Back to Basics
Musings - published on
It may seem elementary, but perhaps we need to say it: Yes, data is important. And so are basic business practices.
Both help us understand where and how we are strategically, and help us implement our daily business effectively at a tactical level. Every single day, businesses are looking at communities, gauging reputations of talent pipelines and supply chains, judging entrepreneurial culture… often before a single call or email is gifted to an economic development practitioner. In a world when many public and public-private entities are facing increased public scrutiny, a solid portfolio and data management system can also demonstrate ROI – or at least alignment of practices to strategy, and progress toward goals.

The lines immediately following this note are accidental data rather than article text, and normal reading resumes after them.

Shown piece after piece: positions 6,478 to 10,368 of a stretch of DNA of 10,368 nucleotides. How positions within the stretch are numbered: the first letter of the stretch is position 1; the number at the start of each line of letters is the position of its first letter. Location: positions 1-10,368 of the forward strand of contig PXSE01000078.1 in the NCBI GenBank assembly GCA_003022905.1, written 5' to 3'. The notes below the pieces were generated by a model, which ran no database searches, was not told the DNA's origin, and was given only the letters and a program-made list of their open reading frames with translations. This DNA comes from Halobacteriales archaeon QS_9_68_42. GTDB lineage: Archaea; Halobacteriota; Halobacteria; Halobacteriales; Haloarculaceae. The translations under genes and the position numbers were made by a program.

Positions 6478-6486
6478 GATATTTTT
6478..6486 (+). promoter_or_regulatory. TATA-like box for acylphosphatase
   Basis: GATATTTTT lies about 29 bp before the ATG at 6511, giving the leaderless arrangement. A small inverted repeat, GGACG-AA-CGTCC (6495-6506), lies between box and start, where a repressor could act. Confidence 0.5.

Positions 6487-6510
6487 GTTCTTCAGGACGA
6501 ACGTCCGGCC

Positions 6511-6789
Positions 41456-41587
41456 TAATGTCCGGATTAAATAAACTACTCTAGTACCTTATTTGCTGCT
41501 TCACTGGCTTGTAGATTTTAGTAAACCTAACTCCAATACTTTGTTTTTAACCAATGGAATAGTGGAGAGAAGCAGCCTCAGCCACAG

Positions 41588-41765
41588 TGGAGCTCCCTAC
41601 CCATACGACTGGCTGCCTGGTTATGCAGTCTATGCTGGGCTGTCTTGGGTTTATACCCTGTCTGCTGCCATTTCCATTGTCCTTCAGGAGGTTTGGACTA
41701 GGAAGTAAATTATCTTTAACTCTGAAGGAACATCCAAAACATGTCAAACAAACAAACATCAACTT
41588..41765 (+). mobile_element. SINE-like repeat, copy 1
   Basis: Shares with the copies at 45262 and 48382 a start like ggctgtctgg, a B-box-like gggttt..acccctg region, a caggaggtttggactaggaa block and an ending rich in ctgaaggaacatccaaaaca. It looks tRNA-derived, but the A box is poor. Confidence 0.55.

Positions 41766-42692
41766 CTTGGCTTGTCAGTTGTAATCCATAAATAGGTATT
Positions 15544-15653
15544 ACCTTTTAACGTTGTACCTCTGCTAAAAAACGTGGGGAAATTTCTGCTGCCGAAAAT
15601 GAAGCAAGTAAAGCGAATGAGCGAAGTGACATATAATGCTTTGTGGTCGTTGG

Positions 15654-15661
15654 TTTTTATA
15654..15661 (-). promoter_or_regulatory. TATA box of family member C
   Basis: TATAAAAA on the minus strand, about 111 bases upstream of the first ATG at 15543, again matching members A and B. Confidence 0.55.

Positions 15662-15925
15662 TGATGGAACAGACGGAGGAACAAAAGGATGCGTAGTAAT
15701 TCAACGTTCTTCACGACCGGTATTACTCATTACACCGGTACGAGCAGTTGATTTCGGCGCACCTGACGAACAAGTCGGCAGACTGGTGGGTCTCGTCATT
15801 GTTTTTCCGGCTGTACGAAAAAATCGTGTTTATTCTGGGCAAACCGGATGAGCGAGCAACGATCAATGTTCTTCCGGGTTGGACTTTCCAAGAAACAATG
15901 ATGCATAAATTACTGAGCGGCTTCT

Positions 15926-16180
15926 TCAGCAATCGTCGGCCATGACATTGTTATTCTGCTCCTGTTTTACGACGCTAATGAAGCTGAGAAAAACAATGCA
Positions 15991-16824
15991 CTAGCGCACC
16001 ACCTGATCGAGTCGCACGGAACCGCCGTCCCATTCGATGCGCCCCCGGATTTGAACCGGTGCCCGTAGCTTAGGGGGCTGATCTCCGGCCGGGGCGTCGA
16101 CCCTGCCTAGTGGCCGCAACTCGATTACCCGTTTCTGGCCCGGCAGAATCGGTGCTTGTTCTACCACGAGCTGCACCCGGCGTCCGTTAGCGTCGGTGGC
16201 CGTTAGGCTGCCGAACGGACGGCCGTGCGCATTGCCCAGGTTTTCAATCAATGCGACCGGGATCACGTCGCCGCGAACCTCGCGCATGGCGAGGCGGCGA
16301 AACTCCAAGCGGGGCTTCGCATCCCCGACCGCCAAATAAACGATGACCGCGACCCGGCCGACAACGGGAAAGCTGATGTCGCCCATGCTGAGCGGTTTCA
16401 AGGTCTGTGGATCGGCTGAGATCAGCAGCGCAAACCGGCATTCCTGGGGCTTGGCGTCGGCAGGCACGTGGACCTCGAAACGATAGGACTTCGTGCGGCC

This piece discusses criticism over a failure to implement and maintain basic business practices, project management, and data. We repeatedly hear “customer service” referred to as a key priority for incumbent businesses as well as companies considering relocation when leaders of those firms are asked for factors that impact decisions to stay, grow, or move. If you’re part of an economic or workforce development team, or a leader in a community collaborative system who understands the importance of internal knowledge and diligent follow-through, you understand the dangers of stale or broken data and customer service systems.
Link to article here.
Providence Fails to Track Economic Development Opportunities
February 6, 2015